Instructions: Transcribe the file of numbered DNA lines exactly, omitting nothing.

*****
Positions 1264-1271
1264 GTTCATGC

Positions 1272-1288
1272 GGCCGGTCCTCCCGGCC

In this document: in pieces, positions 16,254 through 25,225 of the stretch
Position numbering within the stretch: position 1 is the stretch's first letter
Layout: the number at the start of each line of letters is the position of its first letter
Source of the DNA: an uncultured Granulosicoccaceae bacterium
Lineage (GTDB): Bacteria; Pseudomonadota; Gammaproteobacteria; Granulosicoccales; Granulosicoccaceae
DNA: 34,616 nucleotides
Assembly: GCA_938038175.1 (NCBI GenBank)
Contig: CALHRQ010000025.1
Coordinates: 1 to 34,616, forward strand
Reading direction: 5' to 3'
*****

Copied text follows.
Positions 1264-1271
1264 GTTCATGC

Positions 1272-1288
1272 GGCCGGTCCTCCCGGCC

In this document: in pieces, positions 16,254 through 25,225 of the stretch
Position numbering within the stretch: position 1 is the stretch's first letter
Layout: the number at the start of each line of letters is the position of its first letter
Source of the DNA: an uncultured Granulosicoccaceae bacterium
Lineage (GTDB): Bacteria; Pseudomonadota; Gammaproteobacteria; Granulosicoccales; Granulosicoccaceae
DNA: 34,616 nucleotides
Assembly: GCA_938038175.1 (NCBI GenBank)
Contig: CALHRQ010000025.1
Coordinates: 1 to 34,616, forward strand
Reading direction: 5' to 3'